Here we go again!

Magnus Carlsen always thinks big. After the Carlsen Tour born out of the pandemic, he and his associates have decided to go for it again with a new online circuit, the Champions Tour. This time it will be spread over almost a year and will consist of 10 tournaments in a unique nine-day format. The first of these, held at the end of November, was the Skilling Open. Overall, I found the competition was very well attended, with quite a few viewers; and quite a lot of support for me as well, which of course helped.

This circuit offers me the chance to show that I can do better than in the previous online Tour, so I decided to approach the competition in a rather serious way, with notably more rigour and preparation 🙂 . Clearly, I was better equipped at all levels for this tournament. I really wanted to see if I could compete with the best this time 🙂 .

On the whole, I am rather satisfied with the level of play I have shown, especially in defence. It also went better in the openings, where I came back quite a bit to my favourite lines, Najdorf and Grünfeld.

It’s true that in this period where there aren’t many physical tournaments, this Tour is very welcome. This being said, the danger of such a dense circuit, composed of 10 tournaments – even if probably nobody will play them all – is fatigue. By the way, these tournaments are very tiring in terms of energy. About five hours of play every day – and that’s not five hours of play in a classical game. It’s five consecutive games, and that’s a lot; that’s five times as many key moments, intense moments, sometimes with turnarounds. It’s obviously very, very complicated to manage.


Even though I finished the first day of the Preliminaries at -1, I was still happy, in the sense that I knew I was there, and that if I kept this level of play, I would qualify. Paradoxically on the second day, I can’t say I was that satisfied even though I won two games, because I felt I was starting to run out of energy at the end of the day.

These were in fact the first signs of what would happen next, especially in the quarter final’s second day. On the third and last day of the Preliminaries, the turning point happened to be my game against Svidler:

Svidler-Mvl, Round 13.

In this tactically very complex position, I played 21…Kg8 because after 21…Bf6, I feared 22.e5! (but not 22.Ne6+ Ke7 23.Nxc7?? cxb2+ 24.Kb1 Na3 mate!). After 22.Qe6+ Kh7, I would have taken the draw in case of 23.Qf5+ Kg8 because I didn’t see myself taking the risk 23…Kh6!?. But Peter preferred to continue with 23.Bh3 (if 23.b3, the other way of not repeating moves, I wanted 23…Qa5, and even the vicious 23…Nde5!? was possible). That’s where I did the irreparable with 23…Bf6? ; it’s hard to justify why I didn’t take b2 with check before, but I just thought I had time and that he could never play b3. But now after 24.Bf5+ Kh6 25.b3! I am simply busted because the planned reply 25…Qa5 would have been refuted by 26.Rdg1! which gives the d1 square to the White King while completing the mating attack (1-0, 40 moves).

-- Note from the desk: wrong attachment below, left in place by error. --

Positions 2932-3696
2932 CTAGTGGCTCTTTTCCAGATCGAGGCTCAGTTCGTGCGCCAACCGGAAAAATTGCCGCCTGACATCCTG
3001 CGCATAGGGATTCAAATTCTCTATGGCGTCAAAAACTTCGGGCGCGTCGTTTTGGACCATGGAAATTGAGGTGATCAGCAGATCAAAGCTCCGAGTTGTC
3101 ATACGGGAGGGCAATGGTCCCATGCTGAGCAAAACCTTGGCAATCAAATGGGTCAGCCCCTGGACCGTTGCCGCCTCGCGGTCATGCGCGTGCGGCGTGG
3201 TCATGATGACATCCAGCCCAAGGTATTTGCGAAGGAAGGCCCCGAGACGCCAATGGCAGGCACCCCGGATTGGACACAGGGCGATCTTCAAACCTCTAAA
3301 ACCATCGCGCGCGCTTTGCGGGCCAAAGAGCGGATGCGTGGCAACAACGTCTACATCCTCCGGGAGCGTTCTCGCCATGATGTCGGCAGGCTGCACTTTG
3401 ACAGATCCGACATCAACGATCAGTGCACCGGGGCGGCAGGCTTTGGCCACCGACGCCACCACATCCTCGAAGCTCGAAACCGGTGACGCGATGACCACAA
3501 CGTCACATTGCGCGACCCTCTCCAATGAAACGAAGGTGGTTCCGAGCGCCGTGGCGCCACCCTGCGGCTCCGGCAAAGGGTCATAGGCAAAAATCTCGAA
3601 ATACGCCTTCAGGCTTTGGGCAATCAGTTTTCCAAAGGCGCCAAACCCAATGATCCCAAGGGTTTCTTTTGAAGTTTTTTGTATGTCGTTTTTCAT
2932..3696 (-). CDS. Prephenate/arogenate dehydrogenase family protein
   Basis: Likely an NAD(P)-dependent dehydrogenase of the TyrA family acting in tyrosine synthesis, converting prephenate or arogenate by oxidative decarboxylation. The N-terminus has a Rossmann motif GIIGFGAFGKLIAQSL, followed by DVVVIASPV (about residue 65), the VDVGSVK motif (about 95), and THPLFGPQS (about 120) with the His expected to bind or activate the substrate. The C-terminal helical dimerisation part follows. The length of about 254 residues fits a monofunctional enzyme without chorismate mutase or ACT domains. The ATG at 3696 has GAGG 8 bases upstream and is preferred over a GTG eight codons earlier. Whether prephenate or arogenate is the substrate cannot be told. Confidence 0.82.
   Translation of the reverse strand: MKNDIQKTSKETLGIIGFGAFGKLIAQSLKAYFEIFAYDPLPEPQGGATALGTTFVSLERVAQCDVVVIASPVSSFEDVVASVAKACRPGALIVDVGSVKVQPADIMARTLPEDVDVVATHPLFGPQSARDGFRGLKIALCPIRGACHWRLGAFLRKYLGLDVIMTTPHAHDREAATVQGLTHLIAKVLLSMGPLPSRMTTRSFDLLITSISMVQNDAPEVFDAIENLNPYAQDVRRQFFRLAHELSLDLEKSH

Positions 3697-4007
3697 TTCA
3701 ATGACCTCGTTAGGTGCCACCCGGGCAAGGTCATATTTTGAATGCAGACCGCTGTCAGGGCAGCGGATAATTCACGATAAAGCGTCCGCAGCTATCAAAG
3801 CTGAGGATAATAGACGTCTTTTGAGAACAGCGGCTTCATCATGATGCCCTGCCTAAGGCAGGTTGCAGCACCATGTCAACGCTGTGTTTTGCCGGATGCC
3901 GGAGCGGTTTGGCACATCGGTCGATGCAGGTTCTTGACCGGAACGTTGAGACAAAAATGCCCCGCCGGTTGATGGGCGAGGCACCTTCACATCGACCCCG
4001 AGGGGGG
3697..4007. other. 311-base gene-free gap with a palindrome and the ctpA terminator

Against Ding Liren in the penultimate round, there was an interesting moment in the opposite-coloured Bishop endgame.

Mvl-Ding Liren, Round 14.

Here Ding played 43…Bf2 and waited for my King to slide to f5 before playing …b6 (Draw, 50 moves). This was the most relevant choice because the impression that there is a fortress simply by playing 43…b6? 44.Bg4 Be3 45.Kc6 Bd2 46.Kxb6 Bb4 is an illusion. Those who have studied these endings a little will quickly notice that the break on b4 is in the air! It is necessary to prepare this move correctly, and if it is in no way forced, the long variation which follows illustrates well that the fortress certainly does not hold: 47.Kc6 Ba3 48.Kd5 Bb4 49.Ke5 Bc3+ 50.Kf5 Bd2 51.Bf3 Be1 52.Bd5 Bd2 53.Kg6 Be3 (54.b4! would follow in any case against any other move) 54.b4! cxb4 55.c5! Bxc5 56.Kxh6 Kf6 57.Kh7 Be3 58.Kg8 Bh6 59.Bb3 Ke7 (59…Be3 60.Kf8 Bc5+ 61.Ke8) 60.Kh7 Bf4 61.Kg6 Be3 62.h6 Bd4 63.h7 Bc3 64.Kf5 Bb2 65.Ke4 Kd6 66.Bd5 b3 (sooner or later forced in order to get …Fc3, because otherwise white plays Kd3-c4-b5-xa5 and wins with the a pawn) 67.Bxb3 Bh8 68.Bd5 Bg7 69.Kd3 Bh8 70.Kc4 Bg7 71.Kb5 Bc3 72.h8=Q Bxh8 73.Kxa5 Bf6 74.Ba2 Kc5 75.Ka6 Kc6 76.a5 with a trivial win.

It was ultimately a defeat of Alireza Firouzja in the last round that allowed me to qualify for the quarter-finals at his expense…

In this preliminary phase, I think I was not paid very well for my efforts. It is true that I qualified a bit by a miracle at the end, but it is also clear that considering the games themselves, I could have done it much more comfortably.


Objectively, this match turned out to be really unclear and very tense, and could easily have gone either way. I won the first set a bit of a snatch and then collapsed in the second, but I still had opportunities in the tiebreak that I could have – and should have – converted.

I opened the score in the first game, in one of the most analysed variations of the Berlin Defense.

Mvl-Nakamura, ¼ Final, Set 1, Game 1.